Pulse Repetition Rate
The pulse repetition rate (or pulse repetition frequency) frep of a regular train of pulses is defined as the number of emitted pulses per second, or more precisely the inverse temporal pulse spacing.
Depending on the technique of pulse generation, typical pulse repetition rates can be in different parameter regions:
- Typical mode-locked solid-state lasers emit with pulse repetition rates between 50 MHz and a few gigahertz, but in extreme cases < 10 MHz or > 100 GHz are possible. In most cases, there is a single pulse circulating in such a laser, so that the pulse repetition rate is the inverse round-prep time in the laser resonator.
- Q switching of solid-state lasers typically allows repetition rates from below 1 Hz to the order of 100 kHz. For active Q switching, the pulse repetition rate is determined by an external drive signal, while for passive Q switching its depends on the magnitude of loss modulation, the pump power and various other parameters.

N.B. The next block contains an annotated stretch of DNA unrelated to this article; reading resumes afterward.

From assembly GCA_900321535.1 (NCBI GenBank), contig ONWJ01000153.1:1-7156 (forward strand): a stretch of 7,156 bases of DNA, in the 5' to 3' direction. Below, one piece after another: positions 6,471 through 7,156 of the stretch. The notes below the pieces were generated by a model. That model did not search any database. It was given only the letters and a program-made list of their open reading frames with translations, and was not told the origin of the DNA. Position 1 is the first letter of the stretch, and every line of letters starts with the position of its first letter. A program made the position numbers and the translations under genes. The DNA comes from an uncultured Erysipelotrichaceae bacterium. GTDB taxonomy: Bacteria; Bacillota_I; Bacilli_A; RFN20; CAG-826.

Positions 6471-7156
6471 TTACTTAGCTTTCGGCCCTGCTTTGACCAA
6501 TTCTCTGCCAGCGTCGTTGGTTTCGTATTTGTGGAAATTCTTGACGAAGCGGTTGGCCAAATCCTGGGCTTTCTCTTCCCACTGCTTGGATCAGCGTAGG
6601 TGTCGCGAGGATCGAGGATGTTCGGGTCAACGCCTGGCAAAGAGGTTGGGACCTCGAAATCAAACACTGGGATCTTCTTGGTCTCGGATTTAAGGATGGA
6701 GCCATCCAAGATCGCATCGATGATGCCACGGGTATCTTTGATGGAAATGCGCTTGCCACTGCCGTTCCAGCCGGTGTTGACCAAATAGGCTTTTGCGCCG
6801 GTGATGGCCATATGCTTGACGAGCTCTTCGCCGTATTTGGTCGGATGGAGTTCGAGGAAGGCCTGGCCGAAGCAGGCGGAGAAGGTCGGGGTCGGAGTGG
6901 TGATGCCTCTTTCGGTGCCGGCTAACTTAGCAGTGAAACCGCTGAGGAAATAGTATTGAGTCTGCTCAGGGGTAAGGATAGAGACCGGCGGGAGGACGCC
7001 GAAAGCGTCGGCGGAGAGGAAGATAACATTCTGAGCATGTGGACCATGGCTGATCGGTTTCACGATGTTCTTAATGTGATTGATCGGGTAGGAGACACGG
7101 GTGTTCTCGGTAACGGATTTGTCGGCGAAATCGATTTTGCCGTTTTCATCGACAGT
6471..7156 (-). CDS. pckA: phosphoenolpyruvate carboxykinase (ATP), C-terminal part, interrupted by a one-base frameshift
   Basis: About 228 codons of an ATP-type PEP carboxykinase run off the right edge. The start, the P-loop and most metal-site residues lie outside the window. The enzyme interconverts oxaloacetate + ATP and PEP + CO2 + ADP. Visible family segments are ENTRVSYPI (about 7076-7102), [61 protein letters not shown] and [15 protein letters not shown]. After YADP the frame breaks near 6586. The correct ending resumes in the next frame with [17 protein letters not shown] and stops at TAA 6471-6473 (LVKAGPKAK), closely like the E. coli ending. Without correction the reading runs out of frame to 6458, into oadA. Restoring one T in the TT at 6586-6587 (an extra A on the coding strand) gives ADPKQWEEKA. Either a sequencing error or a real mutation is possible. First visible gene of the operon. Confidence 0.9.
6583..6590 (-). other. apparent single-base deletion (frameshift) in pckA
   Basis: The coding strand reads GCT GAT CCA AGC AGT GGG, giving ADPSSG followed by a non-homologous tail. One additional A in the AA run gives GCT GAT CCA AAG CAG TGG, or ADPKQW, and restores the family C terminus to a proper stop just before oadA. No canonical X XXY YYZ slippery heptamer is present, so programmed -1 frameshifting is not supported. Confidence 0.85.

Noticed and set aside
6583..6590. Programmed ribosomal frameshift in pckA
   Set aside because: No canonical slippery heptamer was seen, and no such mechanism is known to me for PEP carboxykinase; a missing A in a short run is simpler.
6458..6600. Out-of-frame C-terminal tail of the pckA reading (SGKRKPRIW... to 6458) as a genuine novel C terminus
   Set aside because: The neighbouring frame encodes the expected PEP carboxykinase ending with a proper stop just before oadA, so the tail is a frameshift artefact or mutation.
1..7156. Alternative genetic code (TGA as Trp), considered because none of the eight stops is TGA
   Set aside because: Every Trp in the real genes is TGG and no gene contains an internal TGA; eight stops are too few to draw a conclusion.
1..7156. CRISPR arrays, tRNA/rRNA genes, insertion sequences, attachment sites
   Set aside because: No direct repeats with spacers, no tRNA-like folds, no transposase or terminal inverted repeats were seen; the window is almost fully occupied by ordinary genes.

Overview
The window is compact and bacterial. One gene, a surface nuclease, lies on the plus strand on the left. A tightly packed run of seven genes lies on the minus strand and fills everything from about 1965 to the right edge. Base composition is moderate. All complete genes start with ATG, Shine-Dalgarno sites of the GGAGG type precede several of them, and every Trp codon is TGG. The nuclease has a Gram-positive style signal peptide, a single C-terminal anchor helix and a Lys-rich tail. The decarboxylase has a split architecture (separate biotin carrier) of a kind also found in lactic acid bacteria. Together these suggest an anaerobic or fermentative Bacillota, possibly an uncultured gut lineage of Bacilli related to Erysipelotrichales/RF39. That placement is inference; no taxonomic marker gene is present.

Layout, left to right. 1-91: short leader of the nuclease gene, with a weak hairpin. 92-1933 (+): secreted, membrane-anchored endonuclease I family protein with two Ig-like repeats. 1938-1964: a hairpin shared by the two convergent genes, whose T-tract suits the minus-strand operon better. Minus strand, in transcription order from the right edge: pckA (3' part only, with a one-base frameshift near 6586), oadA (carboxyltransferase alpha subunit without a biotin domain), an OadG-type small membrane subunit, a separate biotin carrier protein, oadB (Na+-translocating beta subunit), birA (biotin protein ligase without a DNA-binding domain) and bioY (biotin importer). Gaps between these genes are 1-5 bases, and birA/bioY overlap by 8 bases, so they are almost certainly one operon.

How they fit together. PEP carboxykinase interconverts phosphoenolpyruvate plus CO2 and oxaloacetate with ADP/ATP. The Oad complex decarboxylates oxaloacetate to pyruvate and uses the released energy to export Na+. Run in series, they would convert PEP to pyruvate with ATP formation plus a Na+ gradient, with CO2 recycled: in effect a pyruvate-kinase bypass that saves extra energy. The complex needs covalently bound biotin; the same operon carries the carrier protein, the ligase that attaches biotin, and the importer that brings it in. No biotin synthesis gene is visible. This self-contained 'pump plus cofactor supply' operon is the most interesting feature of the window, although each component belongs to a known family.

- Gain switching of semiconductor lasers can provide repetition rates from below 1 Hz to many megahertz.
- Attosecond pulse trains of finite length can be generated via high harmonic generation with repetition rates of hundreds of terahertz. Here, the pulse repetition rate is twice the optical frequency of the pump light.
If a pulse train is regular and the pulses are mutually coherent, the optical spectrum of the pulse train is a frequency comb, where the spacing of the lines is determined by the pulse repetition rate.
Questions and Comments from Users
Here you can submit questions and comments. As far as they get accepted by the author, they will appear above this paragraph together with the author’s answer. The author will decide on acceptance based on certain criteria. Essentially, the issue must be of sufficiently broad interest.
Please do not enter personal data here; we would otherwise delete it soon. (See also our privacy declaration.) If you wish to receive personal feedback or consultancy from the author, please contact him e.g. via e-mail.
By submitting the information, you give your consent to the potential publication of your inputs on our website according to our rules. (If you later retract your consent, we will delete those inputs.) As your inputs are first reviewed by the author, they may be published with some delay.